3. A rubber or rubber-like heel for shoes, comprising a base portion having a circular opening, and a separate disc provided at its inner face with a concentric cylindrical ange raised at a right angle to said disc and fitted within said circular opening of said base portion, said disc being provided at its outer face with a series` of 'H projecting circular ribs, said cylindrical fiange being of less height than said circular opening of said `'frase portion, and said cylindrical flange being provided at its free outer end with a horizontal flange fitted within an annular recess of i said base portion and remaining vspaced apart from the top face of said base portionsaid horizontal ange ending in an annular `depending rim fitted within an annular groove formed at the base of said annular recess of said base vportion to provide a frm retention between base portion and said disc though allowing said disc to rotate freely, said raised cylindrical ange of said disc forming an inner air chamber which acts as a cushion shock absorber.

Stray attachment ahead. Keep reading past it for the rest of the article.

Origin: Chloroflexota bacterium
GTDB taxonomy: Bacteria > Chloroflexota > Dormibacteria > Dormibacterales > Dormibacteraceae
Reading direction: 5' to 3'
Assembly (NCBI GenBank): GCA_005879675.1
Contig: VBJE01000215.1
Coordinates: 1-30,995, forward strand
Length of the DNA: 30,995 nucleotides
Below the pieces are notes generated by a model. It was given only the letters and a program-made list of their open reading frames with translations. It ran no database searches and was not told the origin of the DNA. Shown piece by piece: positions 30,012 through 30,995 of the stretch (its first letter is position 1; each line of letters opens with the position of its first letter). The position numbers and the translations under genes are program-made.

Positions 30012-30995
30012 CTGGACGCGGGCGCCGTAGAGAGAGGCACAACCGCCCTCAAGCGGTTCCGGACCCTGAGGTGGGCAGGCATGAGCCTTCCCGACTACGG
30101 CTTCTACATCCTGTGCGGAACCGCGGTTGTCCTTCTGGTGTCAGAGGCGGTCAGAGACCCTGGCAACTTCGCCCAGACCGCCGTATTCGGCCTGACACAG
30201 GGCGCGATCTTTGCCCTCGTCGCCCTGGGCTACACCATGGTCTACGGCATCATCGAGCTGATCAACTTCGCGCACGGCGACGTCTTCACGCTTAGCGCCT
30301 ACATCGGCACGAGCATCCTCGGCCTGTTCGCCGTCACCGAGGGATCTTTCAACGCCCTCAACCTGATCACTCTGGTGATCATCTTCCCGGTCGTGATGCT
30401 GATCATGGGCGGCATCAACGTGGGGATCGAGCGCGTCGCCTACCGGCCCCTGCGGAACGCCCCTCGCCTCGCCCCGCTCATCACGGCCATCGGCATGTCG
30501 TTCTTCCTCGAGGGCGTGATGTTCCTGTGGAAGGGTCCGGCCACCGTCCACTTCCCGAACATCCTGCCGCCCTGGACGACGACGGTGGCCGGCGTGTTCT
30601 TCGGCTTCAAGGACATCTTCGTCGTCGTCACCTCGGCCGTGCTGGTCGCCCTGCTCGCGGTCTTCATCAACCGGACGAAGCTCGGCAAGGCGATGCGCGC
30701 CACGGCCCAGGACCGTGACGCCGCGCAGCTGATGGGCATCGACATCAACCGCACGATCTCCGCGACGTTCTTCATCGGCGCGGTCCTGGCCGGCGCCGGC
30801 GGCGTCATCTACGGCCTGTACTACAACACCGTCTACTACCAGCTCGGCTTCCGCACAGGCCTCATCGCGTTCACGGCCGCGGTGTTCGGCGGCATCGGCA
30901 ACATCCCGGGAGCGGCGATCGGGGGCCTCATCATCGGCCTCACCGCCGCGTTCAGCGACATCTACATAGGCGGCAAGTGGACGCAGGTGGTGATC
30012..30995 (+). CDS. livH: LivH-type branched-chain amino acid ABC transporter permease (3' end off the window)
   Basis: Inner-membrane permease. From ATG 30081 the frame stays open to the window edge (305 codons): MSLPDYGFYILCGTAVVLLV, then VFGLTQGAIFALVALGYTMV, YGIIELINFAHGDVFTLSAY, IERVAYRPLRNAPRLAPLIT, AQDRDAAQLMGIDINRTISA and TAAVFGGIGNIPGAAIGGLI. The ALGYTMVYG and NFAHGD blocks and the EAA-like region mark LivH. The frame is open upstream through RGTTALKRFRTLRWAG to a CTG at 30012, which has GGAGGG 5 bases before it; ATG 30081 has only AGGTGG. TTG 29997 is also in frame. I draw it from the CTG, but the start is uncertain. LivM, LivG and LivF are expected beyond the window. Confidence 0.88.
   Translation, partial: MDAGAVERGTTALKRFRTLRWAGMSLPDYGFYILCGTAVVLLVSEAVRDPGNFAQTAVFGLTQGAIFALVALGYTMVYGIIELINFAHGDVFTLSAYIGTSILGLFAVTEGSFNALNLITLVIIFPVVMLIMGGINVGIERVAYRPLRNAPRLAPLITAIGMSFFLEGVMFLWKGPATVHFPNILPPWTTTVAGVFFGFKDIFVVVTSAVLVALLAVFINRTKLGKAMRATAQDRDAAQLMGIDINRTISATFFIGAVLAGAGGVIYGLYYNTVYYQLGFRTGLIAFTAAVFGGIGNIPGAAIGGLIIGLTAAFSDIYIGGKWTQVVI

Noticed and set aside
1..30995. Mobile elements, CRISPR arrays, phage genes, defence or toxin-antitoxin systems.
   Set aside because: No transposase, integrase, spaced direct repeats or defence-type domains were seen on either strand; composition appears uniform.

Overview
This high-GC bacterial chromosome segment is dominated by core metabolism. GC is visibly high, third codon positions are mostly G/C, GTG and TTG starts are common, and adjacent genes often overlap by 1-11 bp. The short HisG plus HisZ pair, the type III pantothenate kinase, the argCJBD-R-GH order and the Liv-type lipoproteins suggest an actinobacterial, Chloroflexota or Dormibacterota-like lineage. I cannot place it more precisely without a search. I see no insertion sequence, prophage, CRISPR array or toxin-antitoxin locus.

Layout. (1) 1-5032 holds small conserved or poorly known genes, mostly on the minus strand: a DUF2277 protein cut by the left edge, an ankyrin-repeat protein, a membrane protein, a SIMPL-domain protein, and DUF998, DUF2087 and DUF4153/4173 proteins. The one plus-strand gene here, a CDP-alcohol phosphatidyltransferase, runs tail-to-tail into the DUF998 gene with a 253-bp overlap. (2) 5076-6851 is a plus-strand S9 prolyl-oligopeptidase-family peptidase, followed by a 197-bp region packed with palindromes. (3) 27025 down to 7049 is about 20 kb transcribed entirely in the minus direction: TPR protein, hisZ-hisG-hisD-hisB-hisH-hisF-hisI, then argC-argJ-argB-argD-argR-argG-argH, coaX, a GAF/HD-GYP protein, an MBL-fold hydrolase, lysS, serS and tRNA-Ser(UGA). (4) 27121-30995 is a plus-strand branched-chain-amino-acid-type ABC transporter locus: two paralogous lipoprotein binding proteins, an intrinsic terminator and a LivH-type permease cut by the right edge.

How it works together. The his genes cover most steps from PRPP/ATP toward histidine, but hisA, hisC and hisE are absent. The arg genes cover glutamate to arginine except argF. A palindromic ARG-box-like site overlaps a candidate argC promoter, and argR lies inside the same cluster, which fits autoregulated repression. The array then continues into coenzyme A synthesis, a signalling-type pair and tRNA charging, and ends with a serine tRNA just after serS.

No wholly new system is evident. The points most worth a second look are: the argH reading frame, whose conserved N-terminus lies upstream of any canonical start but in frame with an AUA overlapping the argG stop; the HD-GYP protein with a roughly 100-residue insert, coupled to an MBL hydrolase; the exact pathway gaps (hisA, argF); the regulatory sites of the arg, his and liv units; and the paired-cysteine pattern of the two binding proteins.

4. A rubber heel for shoes, comprising a base portion having a circular opening bounded at its inner edge by an annular raised rim encircled by an annular groove, means fastening said base portion to the shoe outer sole, and a separate disc provided at its inner face with a raised concentric cylindrical flange fitted within said circular opening oi said base portion, said cylindrical flange being provided at its outer end with a horizontal fiange engaging said raised rim of said base portion and ending in an annular depending rim tting said annular groove of said base portion to provide a firm retention between said ibase portion and said disc though allowing said vdisc to rotate freely.